"I to the world am like a drop of water
That in the ocean seeks another drop,
Who, falling there to find his fellow forth,
(Unseen, inquisitive) confounds himself." (Act, 1, scene 2, lines 35-38)
Antipholus S. laments his lost state during his quest to find his twin brother and mother. He is in a strange place, away from family and homeland, where no one recognizes him.
"They say this town is full of cozenage,
As nimble jugglers that deceive the eye,
Dark-working sorcerers that change the mind,
Soul-killing witches that deform the body,
Disguised cheaters, prating mountebanks,
And many such-like liberties of sin:" (Act 1, scene 2, lines 97-102)
Antipholus S. voices his fears and prejudices about Ephesus, which he sees as a place full of liars, cheats, charlatans and even sorcerers with the power to deform their victims' bodies.
Adriana: "Why should their liberty than ours be more?"
Luciana: "Because their business still lies out o'door."
Adriana: "Look, when I serve him so, he takes it ill."
Luciana: "O, know he is the bridle of your will."
Adriana: "There's none but asses will be bridled so."
Luciana: "Why, headstrong liberty is lash'd with woe." (Act 2, scene 1, lines 10-15)
Adriana and her sister Luciana debate whether it is right that men have more freedom than women.
". thou that hast no unkind mate to grieve thee,
With urging helpless patience would relieve me;" (Act 2, scene 1, lines 38-9)
Adriana tells Luciana that she is only able to counsel exercising patience with Antipholus E's frequent absences from home because she has no such annoying husband.
"How comes it now, my husband, O, how comes it,
That thou art then estranged from thyself? -
Thyself I call it, being strange to me,
That undividable, incorporate,
Am better than they dear self's better part.
Ah, do not tear away thyself from me;
For know, my love, as easy mayst thou fall
A drop of water in the breaking gulf,
And take unmingled thence that drop again
Without addition or diminishing,
As take from me thyself, and not me too." (Act 2, scene 2, lines 119-129)
Adriana rebukes the man she believes to be her husband for absenting himself from her. She believes that husband and wife are indivisible from each other, so that the absence of one irreparably takes something away from the self-identity of the other.
"I am an ass, I am a woman's man, and besides myself." (Act 3, scene 2, line 76)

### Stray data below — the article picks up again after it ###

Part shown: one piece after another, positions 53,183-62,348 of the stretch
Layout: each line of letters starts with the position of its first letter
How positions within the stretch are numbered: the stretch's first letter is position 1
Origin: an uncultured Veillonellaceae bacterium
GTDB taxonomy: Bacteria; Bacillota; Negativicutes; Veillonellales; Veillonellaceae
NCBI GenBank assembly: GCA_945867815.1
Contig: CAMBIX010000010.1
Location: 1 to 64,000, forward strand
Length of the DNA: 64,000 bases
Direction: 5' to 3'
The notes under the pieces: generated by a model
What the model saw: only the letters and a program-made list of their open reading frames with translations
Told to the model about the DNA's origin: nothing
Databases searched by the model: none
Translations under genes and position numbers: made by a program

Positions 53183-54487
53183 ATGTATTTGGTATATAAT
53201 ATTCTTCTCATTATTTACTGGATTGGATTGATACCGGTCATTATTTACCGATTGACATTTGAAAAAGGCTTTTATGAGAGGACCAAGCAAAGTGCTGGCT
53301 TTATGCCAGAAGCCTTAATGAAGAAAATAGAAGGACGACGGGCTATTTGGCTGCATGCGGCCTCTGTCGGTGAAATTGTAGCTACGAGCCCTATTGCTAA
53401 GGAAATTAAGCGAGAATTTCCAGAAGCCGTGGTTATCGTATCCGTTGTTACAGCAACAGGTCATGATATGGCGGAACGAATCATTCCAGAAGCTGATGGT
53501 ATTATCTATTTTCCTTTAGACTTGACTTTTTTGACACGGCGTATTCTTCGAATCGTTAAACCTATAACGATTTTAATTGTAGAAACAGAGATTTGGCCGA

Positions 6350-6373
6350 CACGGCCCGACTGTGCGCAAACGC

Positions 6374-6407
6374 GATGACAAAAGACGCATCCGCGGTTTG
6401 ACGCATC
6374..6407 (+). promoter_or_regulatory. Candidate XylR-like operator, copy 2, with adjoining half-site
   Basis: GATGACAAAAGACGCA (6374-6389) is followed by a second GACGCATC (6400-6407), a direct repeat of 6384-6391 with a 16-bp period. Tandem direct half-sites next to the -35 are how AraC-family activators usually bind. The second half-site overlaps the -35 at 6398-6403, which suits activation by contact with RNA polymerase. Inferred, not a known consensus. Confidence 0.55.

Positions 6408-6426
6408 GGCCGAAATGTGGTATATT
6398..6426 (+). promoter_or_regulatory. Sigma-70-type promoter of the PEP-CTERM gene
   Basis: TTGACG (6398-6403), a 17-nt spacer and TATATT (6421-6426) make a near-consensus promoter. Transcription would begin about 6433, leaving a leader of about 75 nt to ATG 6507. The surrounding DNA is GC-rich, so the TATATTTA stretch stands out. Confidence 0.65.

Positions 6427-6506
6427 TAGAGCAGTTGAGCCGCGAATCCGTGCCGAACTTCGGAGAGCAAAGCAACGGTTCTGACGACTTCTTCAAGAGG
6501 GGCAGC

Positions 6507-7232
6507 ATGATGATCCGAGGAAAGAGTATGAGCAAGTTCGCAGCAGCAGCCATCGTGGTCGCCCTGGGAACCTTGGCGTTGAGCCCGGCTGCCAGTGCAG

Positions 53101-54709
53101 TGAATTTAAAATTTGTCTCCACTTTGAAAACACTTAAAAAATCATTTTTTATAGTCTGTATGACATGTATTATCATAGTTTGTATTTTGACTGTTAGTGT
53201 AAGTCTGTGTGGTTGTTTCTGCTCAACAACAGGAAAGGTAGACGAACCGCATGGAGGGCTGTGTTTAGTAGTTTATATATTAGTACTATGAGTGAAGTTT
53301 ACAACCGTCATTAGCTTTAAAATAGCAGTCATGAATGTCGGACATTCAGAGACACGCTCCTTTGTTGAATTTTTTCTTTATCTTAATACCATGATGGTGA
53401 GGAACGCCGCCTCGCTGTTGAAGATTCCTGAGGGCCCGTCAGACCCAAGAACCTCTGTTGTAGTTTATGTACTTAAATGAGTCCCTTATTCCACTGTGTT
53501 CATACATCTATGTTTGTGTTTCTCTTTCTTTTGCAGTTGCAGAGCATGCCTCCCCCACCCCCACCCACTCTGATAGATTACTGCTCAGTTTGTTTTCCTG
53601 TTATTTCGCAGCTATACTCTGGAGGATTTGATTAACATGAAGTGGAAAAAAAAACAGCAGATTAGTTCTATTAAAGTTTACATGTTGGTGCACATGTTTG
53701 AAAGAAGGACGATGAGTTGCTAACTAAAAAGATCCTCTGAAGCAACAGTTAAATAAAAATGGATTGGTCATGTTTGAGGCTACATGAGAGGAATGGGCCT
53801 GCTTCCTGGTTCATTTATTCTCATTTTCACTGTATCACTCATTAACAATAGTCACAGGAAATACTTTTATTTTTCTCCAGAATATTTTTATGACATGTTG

Dromio S. has doubts about his own identity after being mistaken for his twin brother; he is being claimed by a woman whom he does not know.
Antipholus S.: "Where stood Belgia, the Netherlands?"
Dromio S.: "O, sir, I did not look so low." (Act 3, scene 2, line 137-8)
This exchange is the culmination of a series of jests between Dromio S. and his master in which Dromio likens different parts of the body of the kitchen maid Nell (also called Luce) to various countries. This risque joke is a play on the "nether regions" (sexual parts) of the body, and the fact that the Netherlands and Belgium are also known as the Low Countries. In Shakespeare's day, this region was also known as Low Germany.
"They brought one Pinch, a hungry, lean-fac'd villain,
A mere anatomy, a mountebank,
A threadbare juggler, and a fortune-teller,
A needy, hollow-ey'd, sharp-looking wretch,
A living dead man." (Act 5, scene 1, lines 238-42)
Antipholus E. describes Pinch, the schoolmaster and conjurer whom Adriana has engaged to cure Antipholus of demon possession.
"I think you have all drunk of Circe's cup:" (Act 5, scene 1, line 271)
The Duke tries to explain the confusion caused by the appearance in Ephesus of the two sets of twins, each set being unknown to the other, by saying it must be due to witchcraft. Circe was a sorceress in ancient Greek mythology, and appears in Homer's Odyssey, in which she turns Odysseus's men temporarily into pigs by giving them wine spiked with a magic potion.
"Methinks you are my glass, and not my brother:
I see by you I am a sweet-fac'd youth;" (Act 5, scene 1, lines 417-8)
Dromio E. is reunited with his long-lost identical twin brother, Dromio S.